Gifted with a solid judgment, Marcel Lefebvre was very sure of himself, and his iron will, his enormous amount of energy, and his constant calmness complete the profile of a strong man.
Strength goes hand in hand with gentleness. Marcel Lefebvre’s gentleness was proverbial, a humble gentleness with an air of shyness. His small voice was misleading: in Lambarene and Mortain, he was mistaken for the brother. In Dakar, he asserted himself. “He could have been a shy man who does nothing, but it’s the opposite. He works hard. How does he do it?” wondered his astonished vicar general.
His brother Michel who visited him in Senegal noticed that he was “at ease with the governors” and also later “with the aristocrats whose conventions he knew and laughed at.” “With these latter, he was at his best, placing himself at their level, listening to them, never seeming ill at ease.” At table in Econe, Fr. Dubois observed that he “was exactly the same with an archduke as with a tinsmith, just as amiable, just as approachable.” “I saw that,” he says, “it struck me and I deeply admired it; he was the same, it wasn’t a show, it was very pastoral.”
He was unequalled when it came to making a spiritual toast at the end of an ordinations banquet.
There were some meetings in which this man of dialogue dug his heels in and became impossible: when dealing with deceitful or headstrong persons, he was “a man who knew how to react”. One could then hear rather sharp words from a man who doggedly maintained his opinion, sometimes to the point of denying the obvious, out of exasperation or irritation at having to explain himself; it was at these times that the defects of his qualities, or rather the excesses of his tenacity, were revealed.
He was all too aware of the vainness of a discussion when a principle was denied by one of the parties. And he found it inconceivable for a learned man (his fellow student Bishop Georges Leclerc) or a prelate (Cardinal Ratzinger) to contradict doctrine. But above all, he had a deep respect for those in authority and a great respect for others, the result of his great charity and the opposite of contempt for others.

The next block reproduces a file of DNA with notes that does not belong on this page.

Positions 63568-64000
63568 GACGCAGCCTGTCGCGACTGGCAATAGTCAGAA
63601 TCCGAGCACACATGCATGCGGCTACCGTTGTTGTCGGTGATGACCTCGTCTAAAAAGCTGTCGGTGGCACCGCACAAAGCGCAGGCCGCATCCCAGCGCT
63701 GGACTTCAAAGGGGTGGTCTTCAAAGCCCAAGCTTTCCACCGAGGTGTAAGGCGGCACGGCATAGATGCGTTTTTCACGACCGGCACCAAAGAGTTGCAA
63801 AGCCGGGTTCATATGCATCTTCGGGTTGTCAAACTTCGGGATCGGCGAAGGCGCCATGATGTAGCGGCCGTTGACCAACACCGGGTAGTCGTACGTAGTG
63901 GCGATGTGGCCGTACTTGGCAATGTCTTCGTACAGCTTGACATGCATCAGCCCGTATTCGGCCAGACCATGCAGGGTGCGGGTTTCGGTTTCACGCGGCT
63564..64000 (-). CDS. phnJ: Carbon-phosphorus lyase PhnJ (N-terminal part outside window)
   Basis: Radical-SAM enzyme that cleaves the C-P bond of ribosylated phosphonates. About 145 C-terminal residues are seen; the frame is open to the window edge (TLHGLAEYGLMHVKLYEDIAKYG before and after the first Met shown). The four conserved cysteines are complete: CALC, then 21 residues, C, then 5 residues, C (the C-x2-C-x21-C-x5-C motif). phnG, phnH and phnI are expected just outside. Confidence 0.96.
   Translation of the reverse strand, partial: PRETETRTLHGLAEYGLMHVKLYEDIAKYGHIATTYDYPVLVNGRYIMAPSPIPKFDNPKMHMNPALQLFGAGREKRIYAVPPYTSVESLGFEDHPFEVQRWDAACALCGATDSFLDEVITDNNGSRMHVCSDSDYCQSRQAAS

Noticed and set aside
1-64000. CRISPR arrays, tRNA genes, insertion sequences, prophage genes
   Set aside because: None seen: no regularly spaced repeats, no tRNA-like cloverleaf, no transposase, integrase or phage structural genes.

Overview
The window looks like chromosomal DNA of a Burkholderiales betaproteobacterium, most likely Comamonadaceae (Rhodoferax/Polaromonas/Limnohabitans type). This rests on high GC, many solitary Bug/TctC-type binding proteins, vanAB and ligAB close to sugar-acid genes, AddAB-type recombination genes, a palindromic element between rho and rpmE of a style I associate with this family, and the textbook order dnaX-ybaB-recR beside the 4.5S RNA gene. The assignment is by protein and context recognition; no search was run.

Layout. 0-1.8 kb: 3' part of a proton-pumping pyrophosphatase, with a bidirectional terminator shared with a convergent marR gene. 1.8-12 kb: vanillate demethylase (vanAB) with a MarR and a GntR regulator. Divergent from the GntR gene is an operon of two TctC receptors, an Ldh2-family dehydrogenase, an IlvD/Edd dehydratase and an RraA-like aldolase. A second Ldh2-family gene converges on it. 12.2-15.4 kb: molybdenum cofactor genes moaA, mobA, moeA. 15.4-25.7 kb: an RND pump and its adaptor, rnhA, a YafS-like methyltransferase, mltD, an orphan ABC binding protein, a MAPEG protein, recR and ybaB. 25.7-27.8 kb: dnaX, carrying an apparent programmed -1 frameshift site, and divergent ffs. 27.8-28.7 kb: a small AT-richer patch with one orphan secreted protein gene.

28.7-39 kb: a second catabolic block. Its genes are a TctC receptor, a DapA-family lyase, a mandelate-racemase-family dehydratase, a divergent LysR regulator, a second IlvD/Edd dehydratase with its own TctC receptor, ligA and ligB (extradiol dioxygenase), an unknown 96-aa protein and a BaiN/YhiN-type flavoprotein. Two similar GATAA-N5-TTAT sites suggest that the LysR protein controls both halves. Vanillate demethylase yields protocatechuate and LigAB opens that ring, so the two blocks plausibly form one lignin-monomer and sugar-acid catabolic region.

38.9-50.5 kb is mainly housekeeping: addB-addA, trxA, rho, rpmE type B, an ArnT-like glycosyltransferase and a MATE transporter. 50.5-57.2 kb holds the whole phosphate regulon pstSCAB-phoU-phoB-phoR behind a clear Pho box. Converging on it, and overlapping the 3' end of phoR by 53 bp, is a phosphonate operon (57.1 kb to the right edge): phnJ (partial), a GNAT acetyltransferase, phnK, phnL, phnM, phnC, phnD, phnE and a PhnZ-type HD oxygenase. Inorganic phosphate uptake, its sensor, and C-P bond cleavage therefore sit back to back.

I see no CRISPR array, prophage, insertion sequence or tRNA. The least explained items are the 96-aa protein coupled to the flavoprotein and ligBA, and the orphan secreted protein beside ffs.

He was careful not to humiliate his neighbor, which on occasion, in his personal relations, made it difficult for him to express himself when the words would mean a depreciation of the other. This union between the strongest self-assurance and the most delicate attention to others was admirable. The alloy forged in him an attractive personality that inspired trust and friendship, even among those who did not share his choices: “Oh, how attached I was to that man,” said his Irish colleague, Fr. Michael O’Carroll; “and I still am!”
Others were unable to reconcile these two aspects of Archbishop Lefebvre’s personality. “Your gentleness is harsh,” said French Academy member Jean Guitton just before the 1988 consecrations. Others judged: “He is proud!”—“No,” answers Fr. Louis Carron (who had to deal with him), “personally, he is humble, but it is his doctrine that is proud—a formula…” A good formula! Marcel Lefebvre was not liberal; he knew how to defend the truth with charity. His charity and his strength resided above all in the lively enthusiasm of his 20 years, in the torch received in Santa Chiara, whose flame devoured him, whose flame he had to pass on.